Have you ever seen dancing lights? I have. I've seen them in green, blue, purple, and pink. I've seen them swirl, ripple, bounce up and down to the point they seem almost alive. They appear in darkness and flee in the light. Photos and videos do not do justice. Only when you see them in person will you appreciate the full beauty.
I'm talking about the Aurora Borealis, lights that appear in both hemispheres but are best seen in the colder parts of the winter. Did you know there are all sorts of stories and beliefs associated with these lights?
Around here, they say if you whistle, the lights will dance. The lights go up with the higher notes and go down with the lower notes. There are all sorts of stories associate with these beautifully memorizing lights.
One group in the northern most part of Alaska viewed these lights as evil beings and always carried their knives with them when they went out. Other groups see the Aurora as the spirits of the dead playing ball with animal skulls. Some say the lights are the spirits of the animals they've caught for their meals.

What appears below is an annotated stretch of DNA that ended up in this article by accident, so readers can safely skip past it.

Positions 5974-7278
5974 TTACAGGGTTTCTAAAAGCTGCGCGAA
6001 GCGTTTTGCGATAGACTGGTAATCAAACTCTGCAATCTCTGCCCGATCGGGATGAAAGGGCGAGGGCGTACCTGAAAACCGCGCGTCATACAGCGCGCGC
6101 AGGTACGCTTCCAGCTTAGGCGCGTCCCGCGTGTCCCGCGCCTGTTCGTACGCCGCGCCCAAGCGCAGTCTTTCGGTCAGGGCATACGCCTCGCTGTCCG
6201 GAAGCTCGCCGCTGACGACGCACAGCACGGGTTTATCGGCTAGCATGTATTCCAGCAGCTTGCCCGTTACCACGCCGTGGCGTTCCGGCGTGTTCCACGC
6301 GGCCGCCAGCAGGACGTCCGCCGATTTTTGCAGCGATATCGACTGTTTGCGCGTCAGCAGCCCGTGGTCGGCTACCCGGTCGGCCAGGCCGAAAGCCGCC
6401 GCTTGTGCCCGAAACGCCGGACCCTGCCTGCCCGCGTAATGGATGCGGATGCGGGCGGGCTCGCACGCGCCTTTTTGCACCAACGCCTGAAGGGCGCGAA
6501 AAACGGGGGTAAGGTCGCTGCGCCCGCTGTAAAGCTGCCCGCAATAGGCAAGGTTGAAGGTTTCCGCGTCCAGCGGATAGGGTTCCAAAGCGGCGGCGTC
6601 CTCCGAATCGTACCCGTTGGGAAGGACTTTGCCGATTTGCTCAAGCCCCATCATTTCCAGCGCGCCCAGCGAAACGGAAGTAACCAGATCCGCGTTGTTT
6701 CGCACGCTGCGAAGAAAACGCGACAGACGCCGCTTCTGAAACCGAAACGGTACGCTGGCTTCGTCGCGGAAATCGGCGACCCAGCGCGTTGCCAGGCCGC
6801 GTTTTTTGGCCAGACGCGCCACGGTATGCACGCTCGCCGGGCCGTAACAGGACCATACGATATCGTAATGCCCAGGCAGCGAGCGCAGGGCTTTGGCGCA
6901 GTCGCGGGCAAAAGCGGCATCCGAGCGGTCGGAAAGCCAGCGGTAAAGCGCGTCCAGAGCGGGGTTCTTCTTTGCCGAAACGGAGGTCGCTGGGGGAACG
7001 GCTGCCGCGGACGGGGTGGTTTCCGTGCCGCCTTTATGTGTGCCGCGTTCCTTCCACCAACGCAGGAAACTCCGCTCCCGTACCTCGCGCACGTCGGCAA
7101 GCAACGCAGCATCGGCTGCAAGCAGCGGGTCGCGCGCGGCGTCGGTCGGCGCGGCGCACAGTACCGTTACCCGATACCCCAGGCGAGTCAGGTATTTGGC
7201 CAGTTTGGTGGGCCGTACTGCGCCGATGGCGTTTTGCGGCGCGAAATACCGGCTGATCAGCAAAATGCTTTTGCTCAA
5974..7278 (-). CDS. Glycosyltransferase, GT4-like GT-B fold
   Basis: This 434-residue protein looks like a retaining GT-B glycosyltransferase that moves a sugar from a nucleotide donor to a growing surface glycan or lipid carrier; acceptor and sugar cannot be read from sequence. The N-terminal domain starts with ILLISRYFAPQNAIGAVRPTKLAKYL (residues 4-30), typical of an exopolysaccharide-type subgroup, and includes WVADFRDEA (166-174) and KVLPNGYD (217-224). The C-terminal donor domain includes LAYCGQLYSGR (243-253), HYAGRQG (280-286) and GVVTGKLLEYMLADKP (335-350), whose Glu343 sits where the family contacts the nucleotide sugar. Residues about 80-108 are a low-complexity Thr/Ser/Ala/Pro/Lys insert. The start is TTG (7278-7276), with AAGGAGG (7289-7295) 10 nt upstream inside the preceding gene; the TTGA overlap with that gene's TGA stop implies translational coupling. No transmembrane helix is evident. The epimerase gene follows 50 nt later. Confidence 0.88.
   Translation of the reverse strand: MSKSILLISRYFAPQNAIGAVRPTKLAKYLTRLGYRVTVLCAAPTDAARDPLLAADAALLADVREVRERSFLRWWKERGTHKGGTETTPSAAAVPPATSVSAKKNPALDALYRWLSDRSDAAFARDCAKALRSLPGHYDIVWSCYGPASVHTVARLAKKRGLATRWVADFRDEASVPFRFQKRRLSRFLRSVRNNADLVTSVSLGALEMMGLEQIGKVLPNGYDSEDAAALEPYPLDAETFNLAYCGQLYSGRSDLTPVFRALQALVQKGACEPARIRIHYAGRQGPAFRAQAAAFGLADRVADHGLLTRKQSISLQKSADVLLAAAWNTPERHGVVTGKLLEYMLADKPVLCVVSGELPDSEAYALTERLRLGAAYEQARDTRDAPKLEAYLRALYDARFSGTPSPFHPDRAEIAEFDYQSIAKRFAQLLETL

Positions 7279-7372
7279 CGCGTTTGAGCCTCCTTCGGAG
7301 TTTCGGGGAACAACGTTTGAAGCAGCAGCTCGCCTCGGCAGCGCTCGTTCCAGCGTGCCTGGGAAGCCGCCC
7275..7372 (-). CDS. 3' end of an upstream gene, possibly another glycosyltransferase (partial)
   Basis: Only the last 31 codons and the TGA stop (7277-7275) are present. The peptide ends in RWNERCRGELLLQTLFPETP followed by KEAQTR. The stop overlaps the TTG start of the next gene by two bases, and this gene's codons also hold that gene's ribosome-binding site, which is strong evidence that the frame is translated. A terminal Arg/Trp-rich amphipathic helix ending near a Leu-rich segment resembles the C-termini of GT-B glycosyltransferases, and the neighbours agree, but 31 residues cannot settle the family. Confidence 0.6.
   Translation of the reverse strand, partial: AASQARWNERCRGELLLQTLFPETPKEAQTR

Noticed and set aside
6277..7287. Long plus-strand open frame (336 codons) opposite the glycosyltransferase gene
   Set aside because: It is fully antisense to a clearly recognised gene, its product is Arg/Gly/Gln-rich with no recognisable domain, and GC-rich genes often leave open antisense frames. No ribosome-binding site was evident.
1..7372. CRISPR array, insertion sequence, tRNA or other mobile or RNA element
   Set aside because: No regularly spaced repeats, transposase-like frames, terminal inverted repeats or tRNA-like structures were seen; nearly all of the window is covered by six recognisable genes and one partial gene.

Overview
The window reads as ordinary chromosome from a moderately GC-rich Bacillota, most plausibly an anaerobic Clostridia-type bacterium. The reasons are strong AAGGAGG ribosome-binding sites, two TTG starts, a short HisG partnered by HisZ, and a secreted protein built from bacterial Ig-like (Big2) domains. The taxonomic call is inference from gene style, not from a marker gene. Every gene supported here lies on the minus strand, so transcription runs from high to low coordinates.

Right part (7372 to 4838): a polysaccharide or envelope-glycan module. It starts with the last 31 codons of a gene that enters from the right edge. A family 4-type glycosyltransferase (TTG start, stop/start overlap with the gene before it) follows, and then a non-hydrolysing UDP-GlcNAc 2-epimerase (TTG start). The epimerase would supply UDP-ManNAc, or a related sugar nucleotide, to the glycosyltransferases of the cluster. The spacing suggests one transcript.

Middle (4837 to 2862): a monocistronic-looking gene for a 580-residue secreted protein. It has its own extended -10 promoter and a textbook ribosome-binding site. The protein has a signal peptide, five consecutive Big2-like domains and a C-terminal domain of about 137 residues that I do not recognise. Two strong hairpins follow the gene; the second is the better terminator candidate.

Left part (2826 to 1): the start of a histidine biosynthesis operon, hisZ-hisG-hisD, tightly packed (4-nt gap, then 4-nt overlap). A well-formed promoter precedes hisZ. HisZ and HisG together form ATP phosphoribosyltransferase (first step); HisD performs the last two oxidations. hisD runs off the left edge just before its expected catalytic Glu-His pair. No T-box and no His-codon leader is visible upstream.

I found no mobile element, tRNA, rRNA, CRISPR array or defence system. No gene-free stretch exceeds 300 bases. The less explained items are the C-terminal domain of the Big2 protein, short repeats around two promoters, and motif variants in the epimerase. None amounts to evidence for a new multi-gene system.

Alaskan natives are not the only ones with myths of Auroral displays.
In Norse mythology, the lights represent the spears armor, and helmets of the women warriors called the Valkyries. In Finland, it is said the Aurora is caused by a fox who brushes the snow with his tail and causes sparks to fly into the sky.
One of the tribes from New York believes the aurora is from the one who created the earth. Once he was finished, he went to the far north and now he lights a fire that is reflected back to his people as the aurora lights. In Estonia, it was believed that these lights were sleighs taking guests to a wedding. Isn't that romantic.
A tribe in Wisconsin believed the lights were torches used by nice giants who fished at night. Another group in northern Scandinavia hid indoors whenever the lights were out. My favorite is that if you whistle, the lights will come down to take you but if you clap, the lights will run away. These are but a few stories concerning the northern lights. I think most countries have one or more stories concerning the lights. I hope you enjoyed these few.